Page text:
Senufo-Tagba of West Africa
The Creation of a Village
A man finds a place he considers appropriate for settlement. He puts up a house and develops a relationship with the local spirits, coming to know what they like and dislike. Through this exchange he establishes the spiritual rules of the area for later settlers. The spot where his house is built will become the most sacred part of the village.
As more families settle near this man's home, alliances develop. Through these alliances, a similarity evolves among the groups; they have things in common, like certain professions or rituals. As a result, the groups begin to intermarry, strengthening the bonds between them and creating the village. A large village can contain as many as 2000 people living in a number of compounds.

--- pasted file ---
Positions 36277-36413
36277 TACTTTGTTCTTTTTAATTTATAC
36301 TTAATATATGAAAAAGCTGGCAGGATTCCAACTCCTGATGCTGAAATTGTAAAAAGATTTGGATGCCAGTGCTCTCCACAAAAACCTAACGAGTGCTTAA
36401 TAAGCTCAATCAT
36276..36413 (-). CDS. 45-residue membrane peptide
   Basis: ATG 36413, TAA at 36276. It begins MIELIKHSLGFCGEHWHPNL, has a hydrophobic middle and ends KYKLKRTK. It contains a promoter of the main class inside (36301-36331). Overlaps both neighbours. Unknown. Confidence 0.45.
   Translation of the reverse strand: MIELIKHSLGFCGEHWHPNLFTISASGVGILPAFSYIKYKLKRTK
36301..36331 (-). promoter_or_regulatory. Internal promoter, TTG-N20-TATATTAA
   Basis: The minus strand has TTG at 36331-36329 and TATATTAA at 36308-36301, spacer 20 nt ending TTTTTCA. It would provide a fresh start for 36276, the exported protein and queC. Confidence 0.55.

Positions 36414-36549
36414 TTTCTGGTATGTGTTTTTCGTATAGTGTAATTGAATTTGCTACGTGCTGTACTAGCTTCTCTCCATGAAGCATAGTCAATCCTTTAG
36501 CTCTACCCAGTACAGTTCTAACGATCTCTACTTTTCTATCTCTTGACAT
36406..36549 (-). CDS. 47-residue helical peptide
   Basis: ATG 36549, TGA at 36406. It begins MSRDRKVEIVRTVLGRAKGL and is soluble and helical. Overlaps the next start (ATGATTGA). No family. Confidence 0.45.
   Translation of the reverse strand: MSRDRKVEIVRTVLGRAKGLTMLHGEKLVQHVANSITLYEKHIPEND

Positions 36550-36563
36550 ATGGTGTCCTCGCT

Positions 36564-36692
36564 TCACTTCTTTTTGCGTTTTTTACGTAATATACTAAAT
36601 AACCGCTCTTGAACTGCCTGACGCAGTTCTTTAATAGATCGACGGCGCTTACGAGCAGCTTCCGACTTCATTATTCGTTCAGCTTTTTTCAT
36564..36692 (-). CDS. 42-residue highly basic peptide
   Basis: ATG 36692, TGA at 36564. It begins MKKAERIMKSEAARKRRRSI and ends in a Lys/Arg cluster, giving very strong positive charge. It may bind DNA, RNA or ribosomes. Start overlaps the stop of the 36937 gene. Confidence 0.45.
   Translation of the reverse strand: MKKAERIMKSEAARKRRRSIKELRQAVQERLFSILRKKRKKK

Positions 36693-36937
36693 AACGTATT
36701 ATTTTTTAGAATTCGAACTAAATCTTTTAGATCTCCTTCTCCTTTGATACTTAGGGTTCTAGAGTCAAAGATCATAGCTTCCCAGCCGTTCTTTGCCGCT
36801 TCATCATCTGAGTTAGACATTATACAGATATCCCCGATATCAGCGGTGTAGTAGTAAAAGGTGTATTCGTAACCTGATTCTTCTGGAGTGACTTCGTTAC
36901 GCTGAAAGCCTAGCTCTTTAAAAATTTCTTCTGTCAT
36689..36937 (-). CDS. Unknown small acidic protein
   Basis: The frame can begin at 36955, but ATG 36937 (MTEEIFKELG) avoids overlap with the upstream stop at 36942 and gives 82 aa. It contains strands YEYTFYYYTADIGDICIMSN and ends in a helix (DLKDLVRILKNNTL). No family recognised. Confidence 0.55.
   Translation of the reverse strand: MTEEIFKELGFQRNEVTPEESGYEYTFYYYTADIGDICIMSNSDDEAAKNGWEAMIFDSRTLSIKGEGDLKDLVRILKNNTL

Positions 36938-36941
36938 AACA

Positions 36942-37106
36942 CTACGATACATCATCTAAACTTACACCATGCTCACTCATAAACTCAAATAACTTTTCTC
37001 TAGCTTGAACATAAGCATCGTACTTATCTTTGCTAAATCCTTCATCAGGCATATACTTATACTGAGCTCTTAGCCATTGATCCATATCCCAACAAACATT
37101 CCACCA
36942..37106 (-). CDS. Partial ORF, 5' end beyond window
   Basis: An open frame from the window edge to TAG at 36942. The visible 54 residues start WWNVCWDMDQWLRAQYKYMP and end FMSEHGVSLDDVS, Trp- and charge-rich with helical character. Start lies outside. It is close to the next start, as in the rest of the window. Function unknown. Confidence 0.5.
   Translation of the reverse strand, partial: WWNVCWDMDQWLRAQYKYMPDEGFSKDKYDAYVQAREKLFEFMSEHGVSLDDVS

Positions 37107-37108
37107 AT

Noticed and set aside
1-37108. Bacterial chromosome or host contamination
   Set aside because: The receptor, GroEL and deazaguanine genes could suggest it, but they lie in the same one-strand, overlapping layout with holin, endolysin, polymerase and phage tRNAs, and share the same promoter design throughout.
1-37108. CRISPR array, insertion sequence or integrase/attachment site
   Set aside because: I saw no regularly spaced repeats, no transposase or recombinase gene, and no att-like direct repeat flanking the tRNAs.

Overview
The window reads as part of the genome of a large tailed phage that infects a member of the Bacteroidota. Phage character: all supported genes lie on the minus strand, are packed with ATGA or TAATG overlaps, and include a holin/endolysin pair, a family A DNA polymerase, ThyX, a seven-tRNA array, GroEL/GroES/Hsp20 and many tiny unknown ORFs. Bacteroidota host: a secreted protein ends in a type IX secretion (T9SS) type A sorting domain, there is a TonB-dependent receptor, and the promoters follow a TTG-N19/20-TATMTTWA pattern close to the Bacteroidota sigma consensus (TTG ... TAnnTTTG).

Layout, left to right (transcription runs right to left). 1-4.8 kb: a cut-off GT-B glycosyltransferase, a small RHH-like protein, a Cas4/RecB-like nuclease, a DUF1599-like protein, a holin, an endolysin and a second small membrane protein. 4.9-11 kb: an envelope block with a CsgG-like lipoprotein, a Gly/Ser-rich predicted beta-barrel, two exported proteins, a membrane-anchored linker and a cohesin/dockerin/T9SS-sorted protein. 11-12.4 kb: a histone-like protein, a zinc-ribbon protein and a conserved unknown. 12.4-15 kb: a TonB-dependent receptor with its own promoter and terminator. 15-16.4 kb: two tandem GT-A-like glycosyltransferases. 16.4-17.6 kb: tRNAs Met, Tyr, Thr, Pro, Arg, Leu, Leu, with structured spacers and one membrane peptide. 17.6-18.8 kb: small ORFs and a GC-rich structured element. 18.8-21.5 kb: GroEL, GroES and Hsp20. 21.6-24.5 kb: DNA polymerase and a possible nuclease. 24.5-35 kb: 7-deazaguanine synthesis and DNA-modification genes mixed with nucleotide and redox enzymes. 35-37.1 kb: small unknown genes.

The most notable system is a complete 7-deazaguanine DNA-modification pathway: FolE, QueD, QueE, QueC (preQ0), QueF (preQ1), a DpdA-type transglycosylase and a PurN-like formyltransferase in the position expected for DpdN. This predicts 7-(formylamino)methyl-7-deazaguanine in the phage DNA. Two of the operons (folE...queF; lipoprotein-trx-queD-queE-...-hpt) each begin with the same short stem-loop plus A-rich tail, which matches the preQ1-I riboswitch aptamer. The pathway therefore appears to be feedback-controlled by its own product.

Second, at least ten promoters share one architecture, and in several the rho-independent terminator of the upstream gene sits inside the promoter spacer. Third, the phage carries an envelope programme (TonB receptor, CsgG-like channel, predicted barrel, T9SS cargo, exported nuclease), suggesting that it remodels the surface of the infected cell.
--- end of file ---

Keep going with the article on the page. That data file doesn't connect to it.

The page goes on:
Darfolo and Kahanfolo
The man who starts the village is called the owner of the land. His position is inherited by his descendants. There are rules pertaining to land use. The owner of the land enforces these rules to ensure good rainy seasons and abundant crops to farmers. Besides the owner of the land (darfolo), who plays a ritual role in the village, the other main position is village head man (kahanfolo). This man is an administrative leader who takes care of legal issues. The position of village head man was created by the French during the colonial period.